If a Cause Can’t be Found for My Pulmonary Fibrosis, Then is My Diagnosis IPF?
Diagnosing an ILD involves many different types of information, and making an accurate diagnosis can be complicated. Some patients’ disease is easier to diagnose because the cause and type of disease are clear. For other patients a cause cannot be found, and they may not fit easily into any particular category of the disease. In addition to IPF, there are many ILDs of unknown cause – meaning that there are many “idiopathic” ILDs other than IPF. These idiopathic ILDs and their abbreviations can be confusing. This chart shows these different types of idiopathic ILDs.
What is My Prognosis?
Idiopathic pulmonary fibrosis is a progressive disease, which means that fibrosis builds up over time, gradually causing an increase in breathlessness and the need for increasing amounts of oxygen. The progression of IPF is variable, with some people experiencing slower but steady decline in lung function and others developing more rapidly worsening disease. Patients with IPF may have sudden declines in functioning, known as acute exacerbations. Eventually, lung failure (medically called “respiratory failure”) can develop, which is a life-threatening condition.
It is important for you to know that there is no way to predict how long someone with IPF will live. You may have heard that the average survival of people living with IPF is only “three to five years.” This is an outdated statistic. With earlier diagnosis and better treatments available, many people live much longer than three to five years. Others will develop respiratory failure sooner than three years, with some becoming very ill within months or just a few years after their diagnosis. No one can predict exactly how long you will live with IPF. Everyone is different. Your doctor can give you more detailed information about your prognosis.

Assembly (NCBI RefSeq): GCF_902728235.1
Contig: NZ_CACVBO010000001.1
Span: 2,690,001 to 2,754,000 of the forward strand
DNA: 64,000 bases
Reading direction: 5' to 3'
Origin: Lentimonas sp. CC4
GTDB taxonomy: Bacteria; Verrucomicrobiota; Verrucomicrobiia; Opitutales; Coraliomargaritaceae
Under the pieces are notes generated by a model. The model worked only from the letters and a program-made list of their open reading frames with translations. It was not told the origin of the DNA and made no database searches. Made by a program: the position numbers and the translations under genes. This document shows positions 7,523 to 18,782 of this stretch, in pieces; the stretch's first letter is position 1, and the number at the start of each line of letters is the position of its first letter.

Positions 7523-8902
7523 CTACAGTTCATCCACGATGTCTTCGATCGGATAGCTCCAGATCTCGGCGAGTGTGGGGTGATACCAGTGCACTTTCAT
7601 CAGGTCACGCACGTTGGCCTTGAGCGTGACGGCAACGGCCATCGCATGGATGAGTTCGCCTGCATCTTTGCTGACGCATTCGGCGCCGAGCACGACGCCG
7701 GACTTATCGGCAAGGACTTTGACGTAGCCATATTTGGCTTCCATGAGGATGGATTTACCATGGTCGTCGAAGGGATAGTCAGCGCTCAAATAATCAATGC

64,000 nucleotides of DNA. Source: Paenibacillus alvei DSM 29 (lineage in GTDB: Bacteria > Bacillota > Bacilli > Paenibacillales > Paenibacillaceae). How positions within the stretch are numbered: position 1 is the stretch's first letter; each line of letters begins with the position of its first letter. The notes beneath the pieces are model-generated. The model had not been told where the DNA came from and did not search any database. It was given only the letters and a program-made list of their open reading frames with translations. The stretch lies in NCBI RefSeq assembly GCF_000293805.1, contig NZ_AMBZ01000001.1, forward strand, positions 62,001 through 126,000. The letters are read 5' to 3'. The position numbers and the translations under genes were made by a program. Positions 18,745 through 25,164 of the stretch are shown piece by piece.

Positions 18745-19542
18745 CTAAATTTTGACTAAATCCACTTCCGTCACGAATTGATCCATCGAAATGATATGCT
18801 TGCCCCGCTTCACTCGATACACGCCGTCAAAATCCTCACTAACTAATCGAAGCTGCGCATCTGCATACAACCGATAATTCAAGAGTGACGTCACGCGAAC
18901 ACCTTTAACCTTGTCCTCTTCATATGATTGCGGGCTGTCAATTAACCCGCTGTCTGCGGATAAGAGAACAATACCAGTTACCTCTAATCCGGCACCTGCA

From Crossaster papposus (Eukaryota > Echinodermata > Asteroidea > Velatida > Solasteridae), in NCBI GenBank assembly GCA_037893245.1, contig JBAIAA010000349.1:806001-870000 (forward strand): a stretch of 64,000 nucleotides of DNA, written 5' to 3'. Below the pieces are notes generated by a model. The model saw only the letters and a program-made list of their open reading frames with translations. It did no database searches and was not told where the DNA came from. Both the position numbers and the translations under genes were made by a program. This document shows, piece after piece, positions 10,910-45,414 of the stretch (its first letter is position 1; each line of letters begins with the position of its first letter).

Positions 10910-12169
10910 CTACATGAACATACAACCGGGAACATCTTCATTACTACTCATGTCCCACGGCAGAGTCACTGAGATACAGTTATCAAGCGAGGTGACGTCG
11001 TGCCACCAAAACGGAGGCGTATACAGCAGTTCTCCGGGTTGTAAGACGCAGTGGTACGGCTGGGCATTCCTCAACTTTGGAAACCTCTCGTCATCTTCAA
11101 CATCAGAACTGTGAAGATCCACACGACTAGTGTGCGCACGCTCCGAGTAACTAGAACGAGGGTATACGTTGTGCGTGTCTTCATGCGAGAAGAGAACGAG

How is IPF Treated?
Supplemental oxygen, pulmonary rehabilitation, and management of symptoms are important treatment options for many types of pulmonary fibrosis, depending on how severe the disease is. Smoking cessation and routine vaccinations are important parts of living with pulmonary fibrosis. Lung transplantation may be an appropriate treatment for some people living with IPF.
Are There Experimental Therapies Available?
Some patients choose to participate in clinical trials, which are research studies that explore whether a medical strategy, treatment, or device is safe and effective for use in humans. These studies may also show which medical approaches work best for
certain illnesses or groups of people. The purpose of clinical trials is research, so the studies follow strict scientific standards that protect patients and help produce reliable study results. Participation in clinical studies by people living
with PF is critical so that we can learn more about the causes of pulmonary fibrosis and find new treatments for PF.
You can learn more about clinical trials in the PFF Clinical Trials Education Center.
What Should I Do Next?
If you have been recently diagnosed with pulmonary fibrosis, consider making an appointment with a pulmonologist who has experience caring for patients with PF. A knowledgeable team of experts will help make sure you receive an accurate diagnosis and
the most up-to-date treatments and management recommendations. To assist you in finding pulmonologists nearest to your home who provide expert care to patients with PF, the Pulmonary Fibrosis Foundation established the PFF Care Center Network, which includes 68 medical centers throughout the United States. You can search for the PFF Care Center Network medical center closest to
We also recommend that you join a pulmonary fibrosis support group. Connecting with other individuals facing the same illness can help you and your family feel less alone in your journey with pulmonary fibrosis. Support groups can supplement the care
you receive from your healthcare team by providing emotional support and education. You can find a list of support groups
Support groups can help those living with pulmonary fibrosis to:
- Learn about their disease and available treatments
- Feel supported by others who share similar experiences living with PF
- Learn to navigate the healthcare system more effectively
- Improve coping skills, connect with helpful resources, and more
Pulmonary Fibrosis Information GuideOur comprehensive guide provides reliable information about pulmonary fibrosis, the diagnostic process, treatment options, and more.
Idiopathic Pulmonary Fibrosis Fact SheetThis fact sheet provides an overview of idiopathic pulmonary fibrosis, symptoms, causes, diagnosis, and much more.